Severe zinc deficiency is known to negatively affect sexual function. Since marginal zinc deficiency is relatively common, it is logical to suppose that supplementation with zinc may be helpful for some men. This hypothesis has only been studied in men receiving kidney dialysis but the results were promising. You can take too much zinc, so check with your doctor about how much is enough.
NOTE: I take 50 mg of zinc plus 3 mg of copper a day to support my immune system. Zinc can lower copper, which is also important for the immune system. I take a product made by Jarrow that combines the two. But zinc does not increase testosterone, but can help support testosterone production.
The herb maca (Lepidium meyenii) is another supplement advertised as “herbal Viagra.” In one study of rats, maca enhanced male sexual function. For those of you who aren’t rats, there is one published human trial. In this small, 12-week, double-blind, placebo-controlled study, use of maca at 1,500 mg or 3,000 mg increased male sexual desire but no data was shown on the quality of erections. The claims that it increases testosterone have not been substantiated with data.
Tribulus terrestris L. (Zygophyllaceae) have been used as an aphrodisiac both in the Indian and Chinese traditional systems of medicine. Administration of Tribulus terrestris extract (TT) increased sexual behavior and intracavernous pressure both in normal and castrated rats and these effects were probably due to the androgen increasing property of TT.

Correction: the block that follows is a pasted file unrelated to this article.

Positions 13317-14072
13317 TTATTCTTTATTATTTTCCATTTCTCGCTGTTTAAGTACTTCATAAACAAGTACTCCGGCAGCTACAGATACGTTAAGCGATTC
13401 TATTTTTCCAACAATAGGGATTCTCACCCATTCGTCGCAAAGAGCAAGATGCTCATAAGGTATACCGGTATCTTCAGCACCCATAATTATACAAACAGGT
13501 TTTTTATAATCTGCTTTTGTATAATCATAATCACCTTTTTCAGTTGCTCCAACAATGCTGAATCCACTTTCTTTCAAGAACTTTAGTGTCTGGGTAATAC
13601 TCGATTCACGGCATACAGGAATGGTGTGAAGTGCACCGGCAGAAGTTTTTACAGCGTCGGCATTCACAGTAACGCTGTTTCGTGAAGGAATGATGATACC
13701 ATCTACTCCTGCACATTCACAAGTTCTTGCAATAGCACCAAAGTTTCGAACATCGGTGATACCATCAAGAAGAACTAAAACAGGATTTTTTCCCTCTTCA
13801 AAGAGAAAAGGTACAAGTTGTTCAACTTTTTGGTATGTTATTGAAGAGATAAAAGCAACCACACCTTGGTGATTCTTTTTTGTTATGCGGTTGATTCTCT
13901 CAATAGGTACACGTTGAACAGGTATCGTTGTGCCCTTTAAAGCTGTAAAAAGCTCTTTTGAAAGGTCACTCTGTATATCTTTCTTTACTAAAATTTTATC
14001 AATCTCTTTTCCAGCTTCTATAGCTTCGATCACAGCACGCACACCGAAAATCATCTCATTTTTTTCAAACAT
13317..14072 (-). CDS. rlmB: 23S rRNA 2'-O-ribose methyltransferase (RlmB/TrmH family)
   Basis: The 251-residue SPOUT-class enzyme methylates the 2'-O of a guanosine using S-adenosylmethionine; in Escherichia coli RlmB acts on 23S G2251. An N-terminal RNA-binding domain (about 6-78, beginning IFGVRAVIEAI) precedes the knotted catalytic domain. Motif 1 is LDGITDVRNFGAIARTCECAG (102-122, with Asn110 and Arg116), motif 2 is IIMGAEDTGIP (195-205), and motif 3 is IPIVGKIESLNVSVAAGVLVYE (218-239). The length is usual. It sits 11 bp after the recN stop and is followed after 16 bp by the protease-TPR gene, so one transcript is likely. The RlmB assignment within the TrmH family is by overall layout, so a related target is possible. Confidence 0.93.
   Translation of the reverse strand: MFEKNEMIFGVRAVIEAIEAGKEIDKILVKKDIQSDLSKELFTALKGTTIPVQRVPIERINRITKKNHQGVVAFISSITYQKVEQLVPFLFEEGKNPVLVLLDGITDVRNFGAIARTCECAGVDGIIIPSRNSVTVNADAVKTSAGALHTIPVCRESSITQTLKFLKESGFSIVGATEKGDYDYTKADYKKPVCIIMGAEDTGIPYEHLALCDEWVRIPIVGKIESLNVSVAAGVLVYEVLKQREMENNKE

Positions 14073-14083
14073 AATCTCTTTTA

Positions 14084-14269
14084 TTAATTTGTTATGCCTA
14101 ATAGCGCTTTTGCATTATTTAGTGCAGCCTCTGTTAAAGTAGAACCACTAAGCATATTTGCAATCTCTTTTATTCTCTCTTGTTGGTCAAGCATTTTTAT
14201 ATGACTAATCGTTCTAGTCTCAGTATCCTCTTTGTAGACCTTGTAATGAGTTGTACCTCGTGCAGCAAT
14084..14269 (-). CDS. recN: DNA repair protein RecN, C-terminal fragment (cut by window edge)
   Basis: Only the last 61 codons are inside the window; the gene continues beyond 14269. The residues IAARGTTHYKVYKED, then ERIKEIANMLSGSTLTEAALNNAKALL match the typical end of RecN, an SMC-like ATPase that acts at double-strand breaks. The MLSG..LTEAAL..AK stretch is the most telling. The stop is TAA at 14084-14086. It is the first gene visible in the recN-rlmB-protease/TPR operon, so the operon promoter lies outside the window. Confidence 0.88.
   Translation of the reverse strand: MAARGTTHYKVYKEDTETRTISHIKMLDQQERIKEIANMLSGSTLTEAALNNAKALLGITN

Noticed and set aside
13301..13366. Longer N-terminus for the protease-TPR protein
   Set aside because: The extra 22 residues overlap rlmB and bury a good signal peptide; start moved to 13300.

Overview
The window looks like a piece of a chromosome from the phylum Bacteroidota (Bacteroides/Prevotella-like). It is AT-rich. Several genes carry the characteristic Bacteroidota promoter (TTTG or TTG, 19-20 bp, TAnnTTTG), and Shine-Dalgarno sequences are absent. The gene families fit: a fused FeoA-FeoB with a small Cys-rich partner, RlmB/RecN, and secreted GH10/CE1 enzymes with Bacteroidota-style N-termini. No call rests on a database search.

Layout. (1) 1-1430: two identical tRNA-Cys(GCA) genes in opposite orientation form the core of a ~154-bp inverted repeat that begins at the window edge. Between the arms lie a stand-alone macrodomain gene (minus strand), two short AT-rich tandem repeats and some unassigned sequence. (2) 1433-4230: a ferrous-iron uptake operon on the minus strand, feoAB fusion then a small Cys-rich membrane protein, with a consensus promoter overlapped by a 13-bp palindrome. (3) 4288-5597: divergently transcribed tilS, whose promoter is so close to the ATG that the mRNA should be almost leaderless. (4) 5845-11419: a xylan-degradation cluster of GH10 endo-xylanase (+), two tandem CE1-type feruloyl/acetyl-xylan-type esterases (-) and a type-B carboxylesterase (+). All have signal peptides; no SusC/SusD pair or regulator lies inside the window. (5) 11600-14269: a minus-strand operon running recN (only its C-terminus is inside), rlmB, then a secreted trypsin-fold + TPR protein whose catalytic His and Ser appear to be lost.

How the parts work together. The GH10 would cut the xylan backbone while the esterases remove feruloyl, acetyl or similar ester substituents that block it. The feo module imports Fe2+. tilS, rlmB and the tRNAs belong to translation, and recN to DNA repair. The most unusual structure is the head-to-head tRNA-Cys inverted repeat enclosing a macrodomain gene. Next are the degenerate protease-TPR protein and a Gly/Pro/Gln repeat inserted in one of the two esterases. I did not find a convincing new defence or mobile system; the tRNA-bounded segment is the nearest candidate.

In a study done in Bulgaria, twenty-one healthy young 20–36 years old men were randomly separated into three groups—two experimental (each n = 7) and a control (placebo) one (n = 7). The experimental groups were named TT1 and TT2 and the subjects were assigned to consume 20 and 10 mg/kg body weight per day of Tribulus terrestris extract, respectively, separated into three daily intakes for 4 weeks. No changes in testosterone, androstenedione and luteinizing hormone blood levels were observed with either dose.
There are other herbs that have been promoted as improving sexual function in men. Among these are Ashwagandha, Avena sativa (oat straw), eleutherococcus (the so-called Siberian ginseng), L-citrulline, Macuna pruriens, molybdenum, muira puama or potency wood (you have to love the name), pygeum, Polypodium vulgare, Rhodiola rosea, saw palmetto, schisandra, suma, traditional Chinese herbal medicine, and deer or antelope velvet antle. There are no well-designed, controlled scientific studies that support any of those claims.
Many herbal supplements that claim to improve sexual function have been found to contain Viagra or Cialis purchased in China at cheaper prices. The FDA has stopped those companies from selling them but many keep reappearing in the unregulated supplement market.
All supplements that actually increase testosterone, such as androstenedione, are considered performance-enhancing drugs. They have been banned in the United States. This is just as well as they only increased testosterone for a few hours and had the potential to cause liver problems. New supplements keep appearing on the market and claim to increase the body’s production of testosterone or growth hormone. Be very skeptical about those claims and do not waste your money on them!
The best and safest way to supplement your testosterone is to use approved products under your physician’s supervision and care.